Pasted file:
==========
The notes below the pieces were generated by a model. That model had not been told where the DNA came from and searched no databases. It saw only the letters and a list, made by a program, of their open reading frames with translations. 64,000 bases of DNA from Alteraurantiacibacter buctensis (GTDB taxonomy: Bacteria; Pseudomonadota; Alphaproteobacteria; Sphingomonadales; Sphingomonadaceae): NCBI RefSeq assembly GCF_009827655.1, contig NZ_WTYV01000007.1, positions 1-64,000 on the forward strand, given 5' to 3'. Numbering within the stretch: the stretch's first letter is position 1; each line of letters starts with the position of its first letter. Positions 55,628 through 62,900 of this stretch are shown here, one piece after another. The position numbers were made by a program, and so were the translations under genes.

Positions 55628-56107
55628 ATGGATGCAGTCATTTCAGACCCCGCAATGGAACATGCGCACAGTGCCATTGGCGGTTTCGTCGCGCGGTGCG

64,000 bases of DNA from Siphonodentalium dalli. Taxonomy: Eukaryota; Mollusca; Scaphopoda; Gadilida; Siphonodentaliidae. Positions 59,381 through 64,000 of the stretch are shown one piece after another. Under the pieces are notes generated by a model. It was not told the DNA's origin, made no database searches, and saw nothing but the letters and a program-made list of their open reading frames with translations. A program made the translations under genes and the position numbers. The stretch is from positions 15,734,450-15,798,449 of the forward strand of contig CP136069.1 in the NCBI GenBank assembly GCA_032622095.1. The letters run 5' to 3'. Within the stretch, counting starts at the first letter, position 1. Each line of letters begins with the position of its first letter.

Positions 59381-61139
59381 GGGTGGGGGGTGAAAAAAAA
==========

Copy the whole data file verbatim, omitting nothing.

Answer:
The notes below the pieces were generated by a model. That model had not been told where the DNA came from and searched no databases. It saw only the letters and a list, made by a program, of their open reading frames with translations. 64,000 bases of DNA from Alteraurantiacibacter buctensis (GTDB taxonomy: Bacteria; Pseudomonadota; Alphaproteobacteria; Sphingomonadales; Sphingomonadaceae): NCBI RefSeq assembly GCF_009827655.1, contig NZ_WTYV01000007.1, positions 1-64,000 on the forward strand, given 5' to 3'. Numbering within the stretch: the stretch's first letter is position 1; each line of letters starts with the position of its first letter. Positions 55,628 through 62,900 of this stretch are shown here, one piece after another. The position numbers were made by a program, and so were the translations under genes.

Positions 55628-56107
55628 ATGGATGCAGTCATTTCAGACCCCGCAATGGAACATGCGCACAGTGCCATTGGCGGTTTCGTCGCGCGGTGCG

64,000 bases of DNA from Siphonodentalium dalli. Taxonomy: Eukaryota; Mollusca; Scaphopoda; Gadilida; Siphonodentaliidae. Positions 59,381 through 64,000 of the stretch are shown one piece after another. Under the pieces are notes generated by a model. It was not told the DNA's origin, made no database searches, and saw nothing but the letters and a program-made list of their open reading frames with translations. A program made the translations under genes and the position numbers. The stretch is from positions 15,734,450-15,798,449 of the forward strand of contig CP136069.1 in the NCBI GenBank assembly GCA_032622095.1. The letters run 5' to 3'. Within the stretch, counting starts at the first letter, position 1. Each line of letters begins with the position of its first letter.

Positions 59381-61139
59381 GGGTGGGGGGTGAAAAAAAA